Women with a history of breast cancer are not at greater risk for developing colorectal cancer than women in the general public, according to a study headed by a researcher at the School of Public Health. In fact, some women with breast cancer may be less likely to develop colorectal cancer compared to women who have not been diagnosed with breast cancer. The findings, reported in the March 16 issue of The Lancet, challenge the notion that breast cancer increases the risk of colorectal cancer.
"Breast cancer history should not be thought of as a risk factor for colorectal cancer," says Craig J. Newschaffer, lead author of the study and an assistant professor of epidemiology. "Overall we found that women with breast cancer were 5 percent less likely to have colon cancer and 13 percent less likely to develop rectal cancer compared to women in the general public," Newschaffer adds.
For the study, Newschaffer and his colleagues used the Surveillance Epidemiology and End Result database to select nearly 227,000 women who were diagnosed with first incident breast cancer between 1974 and 1995. The researchers then searched the database for cases of colon and rectal cancer among the women with breast cancer and compared them to women in the general public. The comparisons were then broken down by the woman's age at the time of breast cancer diagnosis, development stage of the cancer, follow-up care after diagnosis and ethnic background.
Researchers found a slight overall decline in colorectal cancer cases among women with breast cancer compared to the general public, but the decline was most evident among women who were diagnosed with breast cancer after age 65, women who were diagnosed with breast cancer at its earliest stage of development, women who were white and women diagnosed in the later years of the study from 1990 to 1994.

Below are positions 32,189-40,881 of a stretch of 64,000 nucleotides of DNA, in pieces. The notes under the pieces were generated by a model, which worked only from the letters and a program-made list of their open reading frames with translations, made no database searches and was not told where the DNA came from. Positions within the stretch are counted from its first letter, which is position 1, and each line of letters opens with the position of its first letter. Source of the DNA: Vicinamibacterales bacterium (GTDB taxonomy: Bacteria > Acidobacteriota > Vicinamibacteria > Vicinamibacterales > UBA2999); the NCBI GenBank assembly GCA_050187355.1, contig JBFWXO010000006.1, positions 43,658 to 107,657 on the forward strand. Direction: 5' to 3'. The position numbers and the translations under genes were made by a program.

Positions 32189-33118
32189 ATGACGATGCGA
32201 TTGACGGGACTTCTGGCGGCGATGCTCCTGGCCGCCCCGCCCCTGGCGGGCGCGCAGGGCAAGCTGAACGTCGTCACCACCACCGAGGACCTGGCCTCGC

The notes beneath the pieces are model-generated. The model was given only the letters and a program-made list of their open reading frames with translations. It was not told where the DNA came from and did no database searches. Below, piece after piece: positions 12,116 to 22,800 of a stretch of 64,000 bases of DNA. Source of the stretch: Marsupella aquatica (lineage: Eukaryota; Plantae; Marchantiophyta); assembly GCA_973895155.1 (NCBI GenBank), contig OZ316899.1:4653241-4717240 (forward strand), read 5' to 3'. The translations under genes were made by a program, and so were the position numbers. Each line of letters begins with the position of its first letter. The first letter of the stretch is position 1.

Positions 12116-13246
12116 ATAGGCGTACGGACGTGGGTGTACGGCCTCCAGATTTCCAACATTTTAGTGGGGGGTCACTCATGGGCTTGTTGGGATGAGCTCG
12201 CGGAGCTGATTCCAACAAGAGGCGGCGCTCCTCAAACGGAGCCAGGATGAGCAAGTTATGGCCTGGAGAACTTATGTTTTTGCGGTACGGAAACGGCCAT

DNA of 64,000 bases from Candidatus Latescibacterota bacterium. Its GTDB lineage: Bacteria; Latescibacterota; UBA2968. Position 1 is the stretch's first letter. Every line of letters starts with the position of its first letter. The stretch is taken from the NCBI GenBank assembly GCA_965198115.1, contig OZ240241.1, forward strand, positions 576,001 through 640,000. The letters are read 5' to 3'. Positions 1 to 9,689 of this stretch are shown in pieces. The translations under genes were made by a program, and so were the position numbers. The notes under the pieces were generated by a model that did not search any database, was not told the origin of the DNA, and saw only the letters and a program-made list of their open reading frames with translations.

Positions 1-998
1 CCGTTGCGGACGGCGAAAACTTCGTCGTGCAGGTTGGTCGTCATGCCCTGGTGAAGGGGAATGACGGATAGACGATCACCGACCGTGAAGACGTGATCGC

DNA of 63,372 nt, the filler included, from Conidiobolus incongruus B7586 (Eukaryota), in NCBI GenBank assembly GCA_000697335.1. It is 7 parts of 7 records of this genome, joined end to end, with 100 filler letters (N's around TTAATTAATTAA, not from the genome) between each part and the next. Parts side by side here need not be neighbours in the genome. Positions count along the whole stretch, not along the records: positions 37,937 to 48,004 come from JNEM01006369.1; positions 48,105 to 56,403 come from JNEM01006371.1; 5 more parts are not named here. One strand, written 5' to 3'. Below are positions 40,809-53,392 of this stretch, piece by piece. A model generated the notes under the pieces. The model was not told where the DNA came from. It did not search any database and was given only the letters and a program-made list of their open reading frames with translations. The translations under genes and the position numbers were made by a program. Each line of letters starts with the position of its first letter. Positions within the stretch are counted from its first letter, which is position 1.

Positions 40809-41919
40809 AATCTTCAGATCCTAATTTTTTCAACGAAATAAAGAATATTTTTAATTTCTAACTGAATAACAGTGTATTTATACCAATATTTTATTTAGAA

"We are not sure why we saw a reduced risk of colorectal cancer among women with breast cancer," Newschaffer says. "One possibility is that some of these women may receive more thorough medical care or make beneficial lifestyle changes after being diagnosed with breast cancer, which reduces their risk. Another possibility is that these women were exposed to factors that increased their risk of breast cancer but protected against colorectal cancer."
Newschaffer cautions doctors and patients not to misconstrue the findings of the study. He warns that colorectal cancer is often deadly and is the third most common nonskin malignant disorder among women.
"Breast cancer does not provide immunity from colorectal cancer. Women with breast cancer should continue to be screened for colorectal cancer and make lifestyle changes to reduce their risk, just like everyone else," Newschaffer adds.